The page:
What rights do employees have when present employer is being taken over by another company

Asked almost 6 years ago - Lancaster, PA

A month ago my employer reclassified my job and changed my status from exempt to non-exempt, resulting in a loss of significant overtime pay. The following Monday I reported an issue with the HR timeclock application to my manager, who was unaware that the change had been made. A few hours later I received a call from my manager, at which time he explained that the change had been made "accidentally" but would not be reversed. I took a day to think about what had happened and decided not to pursue the issue with HR since it would probably result in a black-eye for me professionally, and might result in denied opportunities in the future. I was unofficially assured that when it was time for bonuses and merit raises, that I would be "taken care of" since my EMV went way up and I'm not near the bottom of my pay grade.
Today I learned that our company is being taken over by another company, and I want to know if in fact I should file a case with HR so that I can protect myself against the total loss of over 25% of my income.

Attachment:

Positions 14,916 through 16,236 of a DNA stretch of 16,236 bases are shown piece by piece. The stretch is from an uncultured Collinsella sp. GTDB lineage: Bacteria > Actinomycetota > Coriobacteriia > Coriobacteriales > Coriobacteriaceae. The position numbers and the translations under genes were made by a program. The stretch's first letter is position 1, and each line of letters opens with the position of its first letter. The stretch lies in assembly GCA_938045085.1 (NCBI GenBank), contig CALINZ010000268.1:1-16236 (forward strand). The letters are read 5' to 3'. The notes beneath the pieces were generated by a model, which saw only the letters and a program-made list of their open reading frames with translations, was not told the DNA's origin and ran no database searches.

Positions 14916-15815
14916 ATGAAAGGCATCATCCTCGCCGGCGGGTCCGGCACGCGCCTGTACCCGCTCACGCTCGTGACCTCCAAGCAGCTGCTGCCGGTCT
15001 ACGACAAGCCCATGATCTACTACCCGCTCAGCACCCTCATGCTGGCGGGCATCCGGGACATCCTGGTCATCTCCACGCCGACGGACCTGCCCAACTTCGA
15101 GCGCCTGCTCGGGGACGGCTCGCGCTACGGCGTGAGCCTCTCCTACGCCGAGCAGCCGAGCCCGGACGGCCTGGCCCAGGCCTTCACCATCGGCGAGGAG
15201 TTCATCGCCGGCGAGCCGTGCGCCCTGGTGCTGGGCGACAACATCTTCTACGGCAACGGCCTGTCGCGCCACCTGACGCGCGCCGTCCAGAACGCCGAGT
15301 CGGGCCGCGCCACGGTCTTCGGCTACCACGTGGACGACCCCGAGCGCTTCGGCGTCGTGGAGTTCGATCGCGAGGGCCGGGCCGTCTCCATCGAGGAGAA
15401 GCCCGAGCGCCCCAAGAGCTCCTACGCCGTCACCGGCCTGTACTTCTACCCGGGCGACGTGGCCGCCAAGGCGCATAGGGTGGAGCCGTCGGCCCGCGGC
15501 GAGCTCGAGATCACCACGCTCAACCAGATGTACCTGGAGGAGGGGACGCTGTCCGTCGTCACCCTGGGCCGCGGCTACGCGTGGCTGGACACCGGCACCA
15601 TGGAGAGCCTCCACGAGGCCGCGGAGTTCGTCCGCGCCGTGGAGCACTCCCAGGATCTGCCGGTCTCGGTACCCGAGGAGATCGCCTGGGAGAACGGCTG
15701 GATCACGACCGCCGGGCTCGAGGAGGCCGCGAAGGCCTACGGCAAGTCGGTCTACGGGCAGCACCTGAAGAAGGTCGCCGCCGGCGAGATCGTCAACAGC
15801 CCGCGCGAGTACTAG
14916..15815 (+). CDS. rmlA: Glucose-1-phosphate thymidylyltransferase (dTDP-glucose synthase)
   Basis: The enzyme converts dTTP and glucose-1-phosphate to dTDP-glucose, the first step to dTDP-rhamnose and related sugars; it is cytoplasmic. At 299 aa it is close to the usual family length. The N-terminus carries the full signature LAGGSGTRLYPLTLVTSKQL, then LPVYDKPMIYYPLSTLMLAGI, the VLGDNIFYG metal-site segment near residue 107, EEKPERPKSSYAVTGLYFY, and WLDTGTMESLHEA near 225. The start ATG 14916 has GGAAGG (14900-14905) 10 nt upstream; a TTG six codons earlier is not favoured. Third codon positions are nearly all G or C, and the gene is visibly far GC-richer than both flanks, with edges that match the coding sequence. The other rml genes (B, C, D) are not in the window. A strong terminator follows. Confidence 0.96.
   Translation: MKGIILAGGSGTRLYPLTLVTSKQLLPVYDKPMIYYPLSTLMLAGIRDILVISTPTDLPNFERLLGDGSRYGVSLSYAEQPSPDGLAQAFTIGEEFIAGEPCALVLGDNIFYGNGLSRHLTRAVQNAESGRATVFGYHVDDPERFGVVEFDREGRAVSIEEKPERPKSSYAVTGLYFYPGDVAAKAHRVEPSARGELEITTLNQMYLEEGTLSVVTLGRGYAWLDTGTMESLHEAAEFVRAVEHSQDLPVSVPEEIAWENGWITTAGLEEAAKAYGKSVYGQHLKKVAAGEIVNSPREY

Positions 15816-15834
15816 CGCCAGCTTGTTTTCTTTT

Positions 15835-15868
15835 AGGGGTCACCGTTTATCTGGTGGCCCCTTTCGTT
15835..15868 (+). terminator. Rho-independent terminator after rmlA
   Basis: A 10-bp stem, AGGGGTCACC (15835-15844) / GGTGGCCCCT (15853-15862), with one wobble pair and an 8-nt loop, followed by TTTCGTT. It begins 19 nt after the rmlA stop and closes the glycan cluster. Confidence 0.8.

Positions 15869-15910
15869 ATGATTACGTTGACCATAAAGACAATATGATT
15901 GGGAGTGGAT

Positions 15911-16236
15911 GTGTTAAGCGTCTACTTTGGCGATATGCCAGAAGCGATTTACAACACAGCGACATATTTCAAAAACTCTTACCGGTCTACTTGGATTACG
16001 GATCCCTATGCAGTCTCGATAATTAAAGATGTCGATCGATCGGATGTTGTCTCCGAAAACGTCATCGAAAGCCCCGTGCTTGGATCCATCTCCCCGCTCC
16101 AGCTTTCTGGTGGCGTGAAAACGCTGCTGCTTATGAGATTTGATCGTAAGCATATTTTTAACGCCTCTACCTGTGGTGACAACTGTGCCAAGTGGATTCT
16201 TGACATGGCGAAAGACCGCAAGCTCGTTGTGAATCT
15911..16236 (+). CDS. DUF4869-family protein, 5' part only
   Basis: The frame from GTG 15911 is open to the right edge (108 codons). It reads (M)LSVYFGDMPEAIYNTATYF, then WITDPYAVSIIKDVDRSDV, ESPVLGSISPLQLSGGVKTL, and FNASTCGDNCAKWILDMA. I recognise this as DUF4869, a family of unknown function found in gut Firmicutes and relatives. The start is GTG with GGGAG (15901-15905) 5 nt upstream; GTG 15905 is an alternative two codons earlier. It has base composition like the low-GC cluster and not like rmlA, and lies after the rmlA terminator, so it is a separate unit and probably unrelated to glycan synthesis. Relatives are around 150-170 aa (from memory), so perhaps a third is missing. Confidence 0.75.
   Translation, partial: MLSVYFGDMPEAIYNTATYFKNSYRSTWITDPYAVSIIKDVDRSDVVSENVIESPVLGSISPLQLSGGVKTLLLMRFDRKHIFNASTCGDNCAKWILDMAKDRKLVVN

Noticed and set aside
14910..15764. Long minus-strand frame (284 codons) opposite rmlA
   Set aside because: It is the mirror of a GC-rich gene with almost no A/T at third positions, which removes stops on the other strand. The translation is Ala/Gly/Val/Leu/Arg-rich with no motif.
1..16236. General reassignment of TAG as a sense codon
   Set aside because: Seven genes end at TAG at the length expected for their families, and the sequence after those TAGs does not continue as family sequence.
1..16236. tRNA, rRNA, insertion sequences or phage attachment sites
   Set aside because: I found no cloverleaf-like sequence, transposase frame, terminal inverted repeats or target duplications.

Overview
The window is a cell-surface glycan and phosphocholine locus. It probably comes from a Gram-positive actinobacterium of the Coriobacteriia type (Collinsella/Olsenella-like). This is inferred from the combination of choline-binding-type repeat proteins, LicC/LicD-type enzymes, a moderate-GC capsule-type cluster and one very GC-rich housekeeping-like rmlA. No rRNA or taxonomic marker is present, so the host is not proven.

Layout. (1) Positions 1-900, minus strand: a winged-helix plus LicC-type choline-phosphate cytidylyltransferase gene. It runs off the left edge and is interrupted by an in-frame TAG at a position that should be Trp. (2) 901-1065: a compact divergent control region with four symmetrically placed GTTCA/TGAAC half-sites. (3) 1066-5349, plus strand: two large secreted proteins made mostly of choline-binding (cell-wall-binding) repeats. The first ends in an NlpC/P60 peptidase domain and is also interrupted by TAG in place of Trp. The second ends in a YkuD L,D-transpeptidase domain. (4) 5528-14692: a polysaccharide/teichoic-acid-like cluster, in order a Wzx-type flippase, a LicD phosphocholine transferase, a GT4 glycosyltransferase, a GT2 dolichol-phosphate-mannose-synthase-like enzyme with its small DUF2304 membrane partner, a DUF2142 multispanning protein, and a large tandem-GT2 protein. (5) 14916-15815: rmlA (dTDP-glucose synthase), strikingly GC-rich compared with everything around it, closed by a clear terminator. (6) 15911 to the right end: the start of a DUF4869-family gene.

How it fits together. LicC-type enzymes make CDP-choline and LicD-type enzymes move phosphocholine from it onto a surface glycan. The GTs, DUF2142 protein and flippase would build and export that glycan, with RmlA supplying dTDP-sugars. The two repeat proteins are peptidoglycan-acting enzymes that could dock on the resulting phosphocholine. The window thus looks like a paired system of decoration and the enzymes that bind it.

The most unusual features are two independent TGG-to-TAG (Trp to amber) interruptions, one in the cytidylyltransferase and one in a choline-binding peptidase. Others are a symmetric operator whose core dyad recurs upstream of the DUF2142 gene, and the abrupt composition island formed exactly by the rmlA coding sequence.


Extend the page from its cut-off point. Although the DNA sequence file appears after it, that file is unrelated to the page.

Attorney answers (1)

  1. Diana S. Brodman Summers

    Contributor Level 11

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    Lawyer agrees

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    Answered . The biggest problem is that issue of the company being taken over. You are correct now is not the time to make waves, but you must resolve this before the new company comes in and starts cutting staff. That being said, you do not want to drop 25% in pay.

    The government agency which would determine if the employer's action of reclassification was illegal would be your state's Department of Labor office http://www.dli.state.pa.us/. You might want to talk with them about your situation. If you are going to file a complaint perhaps it would be better to file it against the old company rather than the new one. BUT in the reality of today's economy you really need to be careful with this.

    Look at the PA- DOL website, if possible speak with one of their people. Make sure that you know your rights under the DOL. You may decide to hold off on any action until the new company comes in. Undoubtedly their will be some staff shifting and layoffs at that time. Your new bosses may be able to correct the error. Good luck.

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